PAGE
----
Today you can buy yourself a domain name for $15. Then you can go to Digital Ocean and rent a server, that you control, for $5/month. Then, for free, you can install Ghost, the open-source blogging platform that I am using right now (Digital Ocean will even pre-install it for you), and voilà, you will have created your own, cozy home on the web.
I think everyone should do that. That every single person should have a home on the web that they control and that belongs to them. Not so they can advertise for Google. Not so they can attract a million visitors. But so they can express themselves, whatever that means to them.
You could write a post in the form of talk bubbles.
You can create your own personal style of footnotes, or popovers.
You can make your own drop-cap and use it anywhere you want to.
But you can only do those things if you control your own blog. Yes, there's code injection, but that's not the same as being able to xyz.
My blog is aimed at those people. Individuals who are trying to create a space for creative expression and independent thought in this vast, complicated, dangerous internet. At people who are not necessarily "coders" but who like the idea of pressing a and making an airplane fly across the screen, or making the word SPARKLE sparkle when you hover your mouse over it.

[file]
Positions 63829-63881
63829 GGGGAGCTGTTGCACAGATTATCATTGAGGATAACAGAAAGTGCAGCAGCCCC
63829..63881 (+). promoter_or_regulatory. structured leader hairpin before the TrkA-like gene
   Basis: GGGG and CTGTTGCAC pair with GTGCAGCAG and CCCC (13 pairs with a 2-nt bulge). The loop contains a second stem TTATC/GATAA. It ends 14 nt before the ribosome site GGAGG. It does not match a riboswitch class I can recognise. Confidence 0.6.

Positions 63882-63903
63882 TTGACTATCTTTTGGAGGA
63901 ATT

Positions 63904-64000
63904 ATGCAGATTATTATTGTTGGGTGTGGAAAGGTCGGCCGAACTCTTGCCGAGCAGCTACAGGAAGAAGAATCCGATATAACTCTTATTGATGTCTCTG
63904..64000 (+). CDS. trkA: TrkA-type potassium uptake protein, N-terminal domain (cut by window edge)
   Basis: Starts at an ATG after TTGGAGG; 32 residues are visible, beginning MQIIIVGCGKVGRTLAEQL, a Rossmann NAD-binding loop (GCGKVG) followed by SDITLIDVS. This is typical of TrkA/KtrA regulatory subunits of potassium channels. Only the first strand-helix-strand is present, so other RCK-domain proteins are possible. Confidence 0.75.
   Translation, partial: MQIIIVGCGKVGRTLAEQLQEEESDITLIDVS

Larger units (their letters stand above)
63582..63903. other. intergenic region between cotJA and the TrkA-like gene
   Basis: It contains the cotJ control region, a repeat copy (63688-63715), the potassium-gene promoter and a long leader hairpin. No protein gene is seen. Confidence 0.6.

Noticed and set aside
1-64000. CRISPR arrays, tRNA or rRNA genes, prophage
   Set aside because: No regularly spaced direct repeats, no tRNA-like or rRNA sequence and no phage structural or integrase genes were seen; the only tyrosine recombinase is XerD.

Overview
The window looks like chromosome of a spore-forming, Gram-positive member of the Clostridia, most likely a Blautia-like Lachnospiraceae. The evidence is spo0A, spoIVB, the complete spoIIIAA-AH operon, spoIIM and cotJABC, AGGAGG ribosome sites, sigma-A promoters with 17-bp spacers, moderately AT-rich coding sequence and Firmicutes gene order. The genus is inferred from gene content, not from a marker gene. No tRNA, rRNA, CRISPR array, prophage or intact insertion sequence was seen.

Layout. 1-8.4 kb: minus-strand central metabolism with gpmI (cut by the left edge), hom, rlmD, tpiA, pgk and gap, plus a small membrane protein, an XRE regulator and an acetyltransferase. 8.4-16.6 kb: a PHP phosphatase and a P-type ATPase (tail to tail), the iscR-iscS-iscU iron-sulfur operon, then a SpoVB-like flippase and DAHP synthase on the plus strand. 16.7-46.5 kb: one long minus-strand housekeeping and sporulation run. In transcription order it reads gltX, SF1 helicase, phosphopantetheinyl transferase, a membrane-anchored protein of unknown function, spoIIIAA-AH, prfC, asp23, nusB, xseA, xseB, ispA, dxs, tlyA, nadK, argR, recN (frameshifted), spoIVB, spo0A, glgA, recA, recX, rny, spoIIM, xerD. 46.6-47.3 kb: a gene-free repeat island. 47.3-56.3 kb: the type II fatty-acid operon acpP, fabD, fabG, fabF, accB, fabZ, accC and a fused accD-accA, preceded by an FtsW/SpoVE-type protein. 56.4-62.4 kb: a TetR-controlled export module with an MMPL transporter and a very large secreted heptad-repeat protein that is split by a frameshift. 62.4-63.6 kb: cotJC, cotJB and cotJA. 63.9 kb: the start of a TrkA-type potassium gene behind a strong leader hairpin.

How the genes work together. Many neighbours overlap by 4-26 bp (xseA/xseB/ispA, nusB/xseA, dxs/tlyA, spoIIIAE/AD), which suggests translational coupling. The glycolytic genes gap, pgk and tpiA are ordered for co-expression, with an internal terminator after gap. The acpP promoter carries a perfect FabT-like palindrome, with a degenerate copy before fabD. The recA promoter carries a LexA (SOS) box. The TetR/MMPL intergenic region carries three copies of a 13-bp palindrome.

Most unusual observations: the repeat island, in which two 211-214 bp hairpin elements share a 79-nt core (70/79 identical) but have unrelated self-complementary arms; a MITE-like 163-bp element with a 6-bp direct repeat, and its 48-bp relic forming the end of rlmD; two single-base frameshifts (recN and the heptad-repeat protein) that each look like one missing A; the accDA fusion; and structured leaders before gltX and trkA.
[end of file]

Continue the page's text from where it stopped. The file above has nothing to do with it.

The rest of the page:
I am going to focus on three audiences where I believe the need is urgent:
(1.) Independent journalists, who need a space to write in-depth stories that they can keep coming back to, where they can escape the tyranny of "new is better, more is better, and page view counts are everything." A place where they control the advertising. Where they can crunch numbers and include those numbers right in the story for their readers to crunch as well. Most importantly, a site that they control, which allows them to copy their database to a thumb drive and carry it in their pockets if they want to.
(2.) Family archivists, by which I mean families who want to gather and organize not only their family photographs but the stories that go with them. Nothing breaks my heart more than seeing people write sincere eulogies to the dead on for-profit "legacy" websites that turn around and hound them for money to "preserve" their memories. Our photos and our memories need to belong to us, in a form that we can control and preserve in forms that we understand and don't have to hire someone to help us with.
(3.) Artists and creative folks. I totally encourage you to make a Wordpress blog, a Squarespace website, a Youtube or Vimeo or Soundcloud channel and show your stuff to the world. It's so easy to get bogged down in the technicalities of running your own website and to lose the momentum that should be dedicated to creating. Plus those places have built-in audiences, which is great. But ultimately, the medium is the message. If you feel the need to own and control your own space, to expand beyond the slots that the corporations "give" you, to create something more permanent and integrated, where you can combine words and music and art, and not have your work serve primarily as a vehicle for advertisers, you might consider an open-source blogging platform like Ghost.
to be continued